Hennepin County also worked on communication issues to ensure open exchange of information and ideas surrounding its transition plan. In 2011, four open houses were held to engage the public on ADA issues. "These were very successful," Lemke said. The county also has a formal grievance procedure, but "we're also open to resolve conflicts in a less formal way," he said. He summed up with this: "Why provide access to all? Because it's the right thing to do."
A city view of ADA
Mark Ray provided a city perspective on transition planning by describing how the City of Golden Valley did a self-evaluation and inventory and adopted a transition plan in December 2011. Ray said the ADA transition plan supports access to mass transit and aids transportation system maintenance as well as grant applications.
"The goal of our transportation system is access for everyone; the methods depend on your agency," Ray said. "The transition plan says you'll take these steps and use these methods to meet these requirements." After doing inventories, Golden Valley created a document that was just 12 pages long but with an appendix that will be updated as things change within the city.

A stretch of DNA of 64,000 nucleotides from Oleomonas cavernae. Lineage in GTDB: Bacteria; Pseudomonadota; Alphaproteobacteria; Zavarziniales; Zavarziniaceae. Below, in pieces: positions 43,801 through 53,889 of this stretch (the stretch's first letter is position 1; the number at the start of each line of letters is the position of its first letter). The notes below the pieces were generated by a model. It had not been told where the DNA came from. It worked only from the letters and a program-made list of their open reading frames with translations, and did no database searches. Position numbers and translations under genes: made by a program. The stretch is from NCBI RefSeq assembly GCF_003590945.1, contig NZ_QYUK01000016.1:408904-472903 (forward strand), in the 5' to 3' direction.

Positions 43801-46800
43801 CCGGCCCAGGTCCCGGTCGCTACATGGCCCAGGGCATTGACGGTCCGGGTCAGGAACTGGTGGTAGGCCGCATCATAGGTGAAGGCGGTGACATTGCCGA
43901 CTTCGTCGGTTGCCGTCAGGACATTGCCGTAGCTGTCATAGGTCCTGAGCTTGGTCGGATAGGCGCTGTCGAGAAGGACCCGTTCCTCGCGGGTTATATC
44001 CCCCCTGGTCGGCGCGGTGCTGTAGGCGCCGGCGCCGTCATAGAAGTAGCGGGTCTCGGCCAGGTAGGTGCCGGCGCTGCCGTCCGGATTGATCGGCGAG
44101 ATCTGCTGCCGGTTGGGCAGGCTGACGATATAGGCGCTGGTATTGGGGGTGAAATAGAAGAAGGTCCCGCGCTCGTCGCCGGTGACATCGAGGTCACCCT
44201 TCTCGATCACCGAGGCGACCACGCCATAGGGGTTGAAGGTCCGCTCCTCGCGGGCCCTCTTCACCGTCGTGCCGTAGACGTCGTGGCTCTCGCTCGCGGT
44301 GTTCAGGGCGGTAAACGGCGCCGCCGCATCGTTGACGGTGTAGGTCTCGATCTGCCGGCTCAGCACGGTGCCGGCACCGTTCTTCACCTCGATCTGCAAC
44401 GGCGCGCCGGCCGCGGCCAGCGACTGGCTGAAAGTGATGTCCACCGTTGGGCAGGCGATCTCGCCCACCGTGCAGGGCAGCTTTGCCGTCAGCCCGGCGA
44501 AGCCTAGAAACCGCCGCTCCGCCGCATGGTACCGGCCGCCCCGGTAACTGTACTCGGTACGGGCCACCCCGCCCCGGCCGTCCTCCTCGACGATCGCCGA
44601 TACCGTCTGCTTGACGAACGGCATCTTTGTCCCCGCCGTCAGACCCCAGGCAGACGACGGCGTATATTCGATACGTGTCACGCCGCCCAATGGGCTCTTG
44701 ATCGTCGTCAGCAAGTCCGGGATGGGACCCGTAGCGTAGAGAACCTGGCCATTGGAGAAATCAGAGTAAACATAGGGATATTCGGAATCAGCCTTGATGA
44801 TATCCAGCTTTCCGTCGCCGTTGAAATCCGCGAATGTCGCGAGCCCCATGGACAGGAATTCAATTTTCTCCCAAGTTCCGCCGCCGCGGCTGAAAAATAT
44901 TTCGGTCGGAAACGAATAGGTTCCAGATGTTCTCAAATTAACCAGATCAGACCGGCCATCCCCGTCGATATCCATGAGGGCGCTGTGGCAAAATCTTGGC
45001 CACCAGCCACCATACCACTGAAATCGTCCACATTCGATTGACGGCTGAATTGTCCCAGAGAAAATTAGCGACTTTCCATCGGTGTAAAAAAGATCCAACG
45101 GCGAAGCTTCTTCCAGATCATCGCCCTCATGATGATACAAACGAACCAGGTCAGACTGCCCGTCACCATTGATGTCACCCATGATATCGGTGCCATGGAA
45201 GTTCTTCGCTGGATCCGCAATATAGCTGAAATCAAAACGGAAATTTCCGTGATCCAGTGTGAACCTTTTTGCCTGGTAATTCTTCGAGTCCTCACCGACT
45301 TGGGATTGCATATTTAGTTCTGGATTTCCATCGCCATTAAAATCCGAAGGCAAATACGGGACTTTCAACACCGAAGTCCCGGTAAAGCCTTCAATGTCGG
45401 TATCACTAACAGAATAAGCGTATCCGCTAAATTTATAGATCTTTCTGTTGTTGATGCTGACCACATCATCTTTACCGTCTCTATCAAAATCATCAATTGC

Golden Valley's transition plan consists of an introduction that describes legal requirements the document fulfills, policy goals, and implementation process. The body of the document contains definitions, describes when upgrades are required, outlines project implementation including the request process, and explains the grievance process (and uses a complaint form that was already available). The document also includes an ADA compliance statement and identifies design guidelines. Answers to frequently asked questions, resources (agency listings and links to websites), and an appendix round out the document.
The appendix lists priority areas, the city's capital improvement plan, public sidewalk and trail policy, the grievance process, and Public Rights-Of-Way Accessibility Guidelines (PROWAG) design guidelines.
"The introduction explains why, the body of the document describes where (projects) and how (requirements), and the appendix outlines when," Ray said.
—Jeanne Engelmann, LTAP freelancer